This weekend was Guy Fawkes Night, which is a yearly UK holiday. It commemorates a guy (named Guy) who tried to blow up parliament in 1605. To show that cruel acts of terror like this have no place in our civilised and peaceful society, we burn Guy Fawkes at the stake. Well, an effigy of him these days. Plus, there are fireworks. It’s one of the British holidays that I find it harder to relate to (as opposed to, say, Early May Bank Holiday, which is my favourite). Therefore I keep forgetting the date.
It is a nightmare: I am at university, and I have to pass a difficult exam. It is an oral examination, for which I have prepared, but probably not enough. I am nervous. The Professor’s office is in an old building, down a long corridor. Outside the room, a few students are waiting their turn. I go sit with them. I don’t know any of them. One of the girls greets me and says something. I don’t understand her. It sounds like what she is saying is “So, how many times have you tried this one?” I mumble something about this being my first time. (And hopefully my last! But I don’t even have the courage to say that. This, I feel, is no time for being over-confident.) I go through my notes, like everybody else does. After a few minutes, the door opens and out comes The Professor. I have never seen this man before.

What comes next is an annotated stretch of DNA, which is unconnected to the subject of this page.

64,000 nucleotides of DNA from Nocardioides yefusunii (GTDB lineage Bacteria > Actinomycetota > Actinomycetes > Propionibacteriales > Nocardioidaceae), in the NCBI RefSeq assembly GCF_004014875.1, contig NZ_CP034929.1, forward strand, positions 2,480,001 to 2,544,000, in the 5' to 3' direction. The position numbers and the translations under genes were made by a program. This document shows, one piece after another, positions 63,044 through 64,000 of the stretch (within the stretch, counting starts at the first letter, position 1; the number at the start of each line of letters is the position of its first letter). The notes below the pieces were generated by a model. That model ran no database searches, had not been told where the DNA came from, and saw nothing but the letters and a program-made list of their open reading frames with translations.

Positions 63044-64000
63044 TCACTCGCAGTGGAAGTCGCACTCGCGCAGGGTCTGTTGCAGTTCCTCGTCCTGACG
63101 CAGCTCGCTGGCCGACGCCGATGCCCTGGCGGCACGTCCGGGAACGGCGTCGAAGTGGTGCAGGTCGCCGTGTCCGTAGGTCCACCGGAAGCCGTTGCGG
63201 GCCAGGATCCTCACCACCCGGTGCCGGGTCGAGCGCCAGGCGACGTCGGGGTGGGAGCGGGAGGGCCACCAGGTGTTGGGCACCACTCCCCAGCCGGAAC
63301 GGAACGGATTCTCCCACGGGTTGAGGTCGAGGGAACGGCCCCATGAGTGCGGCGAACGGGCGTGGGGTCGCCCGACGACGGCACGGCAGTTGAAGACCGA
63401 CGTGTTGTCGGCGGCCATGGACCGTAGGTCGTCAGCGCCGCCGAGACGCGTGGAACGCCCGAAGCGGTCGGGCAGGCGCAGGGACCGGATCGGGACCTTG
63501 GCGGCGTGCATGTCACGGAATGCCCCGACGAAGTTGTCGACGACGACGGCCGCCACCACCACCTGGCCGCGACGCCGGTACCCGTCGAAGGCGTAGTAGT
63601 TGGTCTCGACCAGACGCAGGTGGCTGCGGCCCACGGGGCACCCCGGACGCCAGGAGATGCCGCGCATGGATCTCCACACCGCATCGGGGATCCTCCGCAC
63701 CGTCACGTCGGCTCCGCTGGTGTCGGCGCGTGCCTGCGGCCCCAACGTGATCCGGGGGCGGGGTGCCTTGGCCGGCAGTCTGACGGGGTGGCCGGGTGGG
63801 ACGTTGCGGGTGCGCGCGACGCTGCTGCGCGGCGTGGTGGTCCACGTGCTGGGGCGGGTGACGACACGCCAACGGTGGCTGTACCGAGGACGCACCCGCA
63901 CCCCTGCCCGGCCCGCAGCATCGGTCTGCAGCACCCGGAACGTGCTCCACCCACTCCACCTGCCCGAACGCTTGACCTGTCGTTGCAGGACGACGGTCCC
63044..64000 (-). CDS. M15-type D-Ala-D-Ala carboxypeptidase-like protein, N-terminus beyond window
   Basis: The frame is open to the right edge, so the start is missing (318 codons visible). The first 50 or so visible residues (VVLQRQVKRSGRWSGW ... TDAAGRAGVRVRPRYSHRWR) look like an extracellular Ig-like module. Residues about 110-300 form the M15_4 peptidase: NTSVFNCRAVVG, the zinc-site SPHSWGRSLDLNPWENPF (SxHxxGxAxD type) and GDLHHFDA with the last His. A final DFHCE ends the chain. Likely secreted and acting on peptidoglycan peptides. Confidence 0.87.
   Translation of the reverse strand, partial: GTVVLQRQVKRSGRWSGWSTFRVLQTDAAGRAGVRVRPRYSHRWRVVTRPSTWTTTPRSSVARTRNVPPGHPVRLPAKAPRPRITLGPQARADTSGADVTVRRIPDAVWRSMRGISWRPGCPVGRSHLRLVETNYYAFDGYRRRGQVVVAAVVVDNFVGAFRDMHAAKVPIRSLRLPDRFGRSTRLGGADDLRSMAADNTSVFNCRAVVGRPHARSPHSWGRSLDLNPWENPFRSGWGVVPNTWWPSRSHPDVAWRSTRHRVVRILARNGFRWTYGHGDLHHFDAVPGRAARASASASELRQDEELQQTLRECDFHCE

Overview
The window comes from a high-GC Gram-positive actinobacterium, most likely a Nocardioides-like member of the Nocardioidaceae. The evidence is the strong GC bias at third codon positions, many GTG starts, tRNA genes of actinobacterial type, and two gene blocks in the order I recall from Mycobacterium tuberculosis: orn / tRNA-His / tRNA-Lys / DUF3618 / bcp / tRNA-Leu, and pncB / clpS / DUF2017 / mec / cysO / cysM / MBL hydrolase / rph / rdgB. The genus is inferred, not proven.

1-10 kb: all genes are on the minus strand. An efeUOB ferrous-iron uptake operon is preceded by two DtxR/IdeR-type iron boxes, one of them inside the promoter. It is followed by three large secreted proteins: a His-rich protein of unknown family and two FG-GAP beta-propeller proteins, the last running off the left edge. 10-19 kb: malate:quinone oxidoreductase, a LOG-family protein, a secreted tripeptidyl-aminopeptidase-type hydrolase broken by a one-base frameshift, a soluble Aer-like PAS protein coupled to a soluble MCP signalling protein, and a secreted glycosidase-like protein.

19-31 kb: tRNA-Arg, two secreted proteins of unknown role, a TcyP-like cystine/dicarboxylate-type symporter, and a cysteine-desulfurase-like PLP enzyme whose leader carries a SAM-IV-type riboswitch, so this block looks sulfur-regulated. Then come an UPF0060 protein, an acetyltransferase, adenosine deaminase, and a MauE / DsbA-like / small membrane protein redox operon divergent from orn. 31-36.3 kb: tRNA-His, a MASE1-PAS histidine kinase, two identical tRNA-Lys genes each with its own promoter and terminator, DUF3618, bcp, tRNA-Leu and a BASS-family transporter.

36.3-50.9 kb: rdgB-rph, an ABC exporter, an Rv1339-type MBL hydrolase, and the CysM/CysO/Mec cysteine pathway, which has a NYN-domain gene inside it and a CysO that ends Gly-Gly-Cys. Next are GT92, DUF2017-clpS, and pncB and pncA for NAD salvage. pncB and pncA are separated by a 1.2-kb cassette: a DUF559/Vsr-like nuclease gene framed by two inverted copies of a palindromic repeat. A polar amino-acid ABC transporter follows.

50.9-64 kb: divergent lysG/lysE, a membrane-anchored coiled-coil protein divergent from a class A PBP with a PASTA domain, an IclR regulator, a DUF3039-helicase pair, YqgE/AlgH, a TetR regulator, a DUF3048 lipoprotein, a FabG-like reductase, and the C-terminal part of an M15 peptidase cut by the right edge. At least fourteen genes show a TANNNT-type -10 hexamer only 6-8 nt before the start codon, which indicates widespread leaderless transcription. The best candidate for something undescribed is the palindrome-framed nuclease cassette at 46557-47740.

I have been in my new job for four months now, and the learning curve has been steep … Wait a minute.
What has the learning curve been?
I never understood the expression “a steep learning curve”. When people say “a steep learning curve” what they mean is that something is difficult to learn and requires a large amount of effort (typically at the beginning). But presumably a learning curve plots the amount of whatever it is you have learnt on the y axis and time or effort or something similar on the x axis.